COVERDALE, N.B. -- People are usually pretty protective about what goes on in their neighbourhood, so a couple's proposal to open a cannabis facility on their own property in Coverdale, N.B., has the neighbours talking.

They've received a letter about the potential rezoning needed to enable the project proposed by Gina Brown and her partner Jared.

They are licensed to grow cannabis outdoors on the land they own, but the dream has been to move their production to a secure cannabis facility indoors.

"In July we got confirmation from Health Canada saying everything was approved, now you just need to put together the site evidence package," said Brown, the co-owner of Anchor Cannabis. "So, at that point, it's like everything looks good, just show us your building."

But a building permit from the cannabis production facility directive was denied.

That's because their agricultural land must now be rezoned to industrial.

"Anything that's being grown outdoors right now is still considered agriculture," said Joshua Adams, the Southeast Regional Service Commission planner. "It's just the indoor cultivation, and any other uses, so processing or transformation, that kinda stuff would be in that industrial zone."

Neighbours received a letter in the mail to inform them of the potential cannabis facility if rezoning was approved.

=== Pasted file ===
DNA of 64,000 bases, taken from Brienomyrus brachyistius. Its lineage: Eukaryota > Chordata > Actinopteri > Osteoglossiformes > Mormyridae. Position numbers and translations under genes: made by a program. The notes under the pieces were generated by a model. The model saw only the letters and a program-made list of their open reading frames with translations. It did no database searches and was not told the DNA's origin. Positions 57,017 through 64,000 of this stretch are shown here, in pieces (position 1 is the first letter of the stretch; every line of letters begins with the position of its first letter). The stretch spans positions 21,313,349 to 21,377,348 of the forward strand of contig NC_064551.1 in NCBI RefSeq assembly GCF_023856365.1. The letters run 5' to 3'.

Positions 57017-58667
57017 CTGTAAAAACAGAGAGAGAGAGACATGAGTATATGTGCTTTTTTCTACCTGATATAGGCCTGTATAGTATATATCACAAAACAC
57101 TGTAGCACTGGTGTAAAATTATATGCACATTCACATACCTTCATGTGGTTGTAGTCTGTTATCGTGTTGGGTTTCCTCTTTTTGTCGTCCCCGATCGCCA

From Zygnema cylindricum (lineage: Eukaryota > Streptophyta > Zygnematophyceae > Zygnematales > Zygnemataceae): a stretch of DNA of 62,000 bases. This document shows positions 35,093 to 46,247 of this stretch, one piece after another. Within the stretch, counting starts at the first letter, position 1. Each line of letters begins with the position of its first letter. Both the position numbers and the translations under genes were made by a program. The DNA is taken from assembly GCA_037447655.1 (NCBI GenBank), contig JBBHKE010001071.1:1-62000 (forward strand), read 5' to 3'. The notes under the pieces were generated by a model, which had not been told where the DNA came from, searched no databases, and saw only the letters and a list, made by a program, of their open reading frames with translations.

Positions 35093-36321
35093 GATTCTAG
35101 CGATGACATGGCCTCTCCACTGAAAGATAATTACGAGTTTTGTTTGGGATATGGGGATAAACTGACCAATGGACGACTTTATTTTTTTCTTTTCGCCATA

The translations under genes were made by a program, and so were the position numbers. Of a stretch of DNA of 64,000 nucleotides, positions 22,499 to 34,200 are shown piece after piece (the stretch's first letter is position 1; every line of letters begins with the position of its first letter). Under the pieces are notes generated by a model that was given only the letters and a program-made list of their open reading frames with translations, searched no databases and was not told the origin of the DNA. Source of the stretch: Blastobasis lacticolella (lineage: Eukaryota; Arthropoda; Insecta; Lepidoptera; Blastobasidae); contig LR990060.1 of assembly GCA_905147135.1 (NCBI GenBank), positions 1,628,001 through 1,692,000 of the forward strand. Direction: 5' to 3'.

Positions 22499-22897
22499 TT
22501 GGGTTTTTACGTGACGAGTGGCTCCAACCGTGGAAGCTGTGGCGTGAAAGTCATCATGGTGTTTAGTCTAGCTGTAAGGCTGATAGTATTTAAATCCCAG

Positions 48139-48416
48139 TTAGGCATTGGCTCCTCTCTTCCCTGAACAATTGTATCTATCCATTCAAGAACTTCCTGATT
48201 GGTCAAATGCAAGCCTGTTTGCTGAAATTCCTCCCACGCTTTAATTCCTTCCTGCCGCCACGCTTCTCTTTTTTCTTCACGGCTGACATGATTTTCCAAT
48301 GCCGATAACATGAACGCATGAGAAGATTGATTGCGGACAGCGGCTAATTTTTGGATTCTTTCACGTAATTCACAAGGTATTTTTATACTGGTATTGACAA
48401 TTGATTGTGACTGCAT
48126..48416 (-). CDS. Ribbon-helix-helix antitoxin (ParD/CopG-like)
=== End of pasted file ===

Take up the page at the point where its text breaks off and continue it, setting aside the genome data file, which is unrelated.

"I really didn't care," said neighbour Clint Hansen. "Doesn't bother me one bit. If that's what they wanna do, fine."

But some online voiced concerns over potential smell or environmental issues.

Lower Coverdale resident Ron Davis says he would understand the neighbours' hesitation if it were in his backyard.

"I use CBD oil so it's not something that I'm opposed to as such, it's just I think I'd be concerned about the smell, the size of it, or number of employees, all those concerns in that area, because it's a residential area, really," said Davis.

Brown says they won't be selling their products to anyone other than potential clients, like Cannabis NB. The facility would be limited to growing, drying, packaging and shipping.

"We're talking about harvesting every month versus harvesting once a year," Brown said. "Financially, it's a game changer."

A public hearing will be held Jan. 8 and a final decision will ultimately be made by the province's environment minister after taking all evidence into account.